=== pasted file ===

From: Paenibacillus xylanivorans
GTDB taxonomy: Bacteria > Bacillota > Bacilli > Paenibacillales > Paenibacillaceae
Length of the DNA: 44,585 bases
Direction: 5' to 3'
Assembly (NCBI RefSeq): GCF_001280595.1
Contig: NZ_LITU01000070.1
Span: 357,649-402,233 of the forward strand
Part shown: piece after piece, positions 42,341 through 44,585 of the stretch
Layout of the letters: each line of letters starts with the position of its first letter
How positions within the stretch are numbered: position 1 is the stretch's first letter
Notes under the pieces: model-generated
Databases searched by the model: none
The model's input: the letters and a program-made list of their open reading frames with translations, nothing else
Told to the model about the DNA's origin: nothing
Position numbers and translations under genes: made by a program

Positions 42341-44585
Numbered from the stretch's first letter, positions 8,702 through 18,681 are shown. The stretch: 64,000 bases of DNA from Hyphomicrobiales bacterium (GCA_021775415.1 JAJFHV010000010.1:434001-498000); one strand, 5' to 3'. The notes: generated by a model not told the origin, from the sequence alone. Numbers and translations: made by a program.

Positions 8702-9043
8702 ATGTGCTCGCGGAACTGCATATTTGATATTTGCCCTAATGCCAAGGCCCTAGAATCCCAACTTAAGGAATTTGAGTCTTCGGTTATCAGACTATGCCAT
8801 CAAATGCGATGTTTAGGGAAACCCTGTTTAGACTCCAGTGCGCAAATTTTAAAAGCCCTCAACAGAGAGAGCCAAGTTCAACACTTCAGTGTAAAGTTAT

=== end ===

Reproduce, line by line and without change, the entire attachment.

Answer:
From: Paenibacillus xylanivorans
GTDB taxonomy: Bacteria > Bacillota > Bacilli > Paenibacillales > Paenibacillaceae
Length of the DNA: 44,585 bases
Direction: 5' to 3'
Assembly (NCBI RefSeq): GCF_001280595.1
Contig: NZ_LITU01000070.1
Span: 357,649-402,233 of the forward strand
Part shown: piece after piece, positions 42,341 through 44,585 of the stretch
Layout of the letters: each line of letters starts with the position of its first letter
How positions within the stretch are numbered: position 1 is the stretch's first letter
Notes under the pieces: model-generated
Databases searched by the model: none
The model's input: the letters and a program-made list of their open reading frames with translations, nothing else
Told to the model about the DNA's origin: nothing
Position numbers and translations under genes: made by a program

Positions 42341-44585
Numbered from the stretch's first letter, positions 8,702 through 18,681 are shown. The stretch: 64,000 bases of DNA from Hyphomicrobiales bacterium (GCA_021775415.1 JAJFHV010000010.1:434001-498000); one strand, 5' to 3'. The notes: generated by a model not told the origin, from the sequence alone. Numbers and translations: made by a program.

Positions 8702-9043
8702 ATGTGCTCGCGGAACTGCATATTTGATATTTGCCCTAATGCCAAGGCCCTAGAATCCCAACTTAAGGAATTTGAGTCTTCGGTTATCAGACTATGCCAT
8801 CAAATGCGATGTTTAGGGAAACCCTGTTTAGACTCCAGTGCGCAAATTTTAAAAGCCCTCAACAGAGAGAGCCAAGTTCAACACTTCAGTGTAAAGTTAT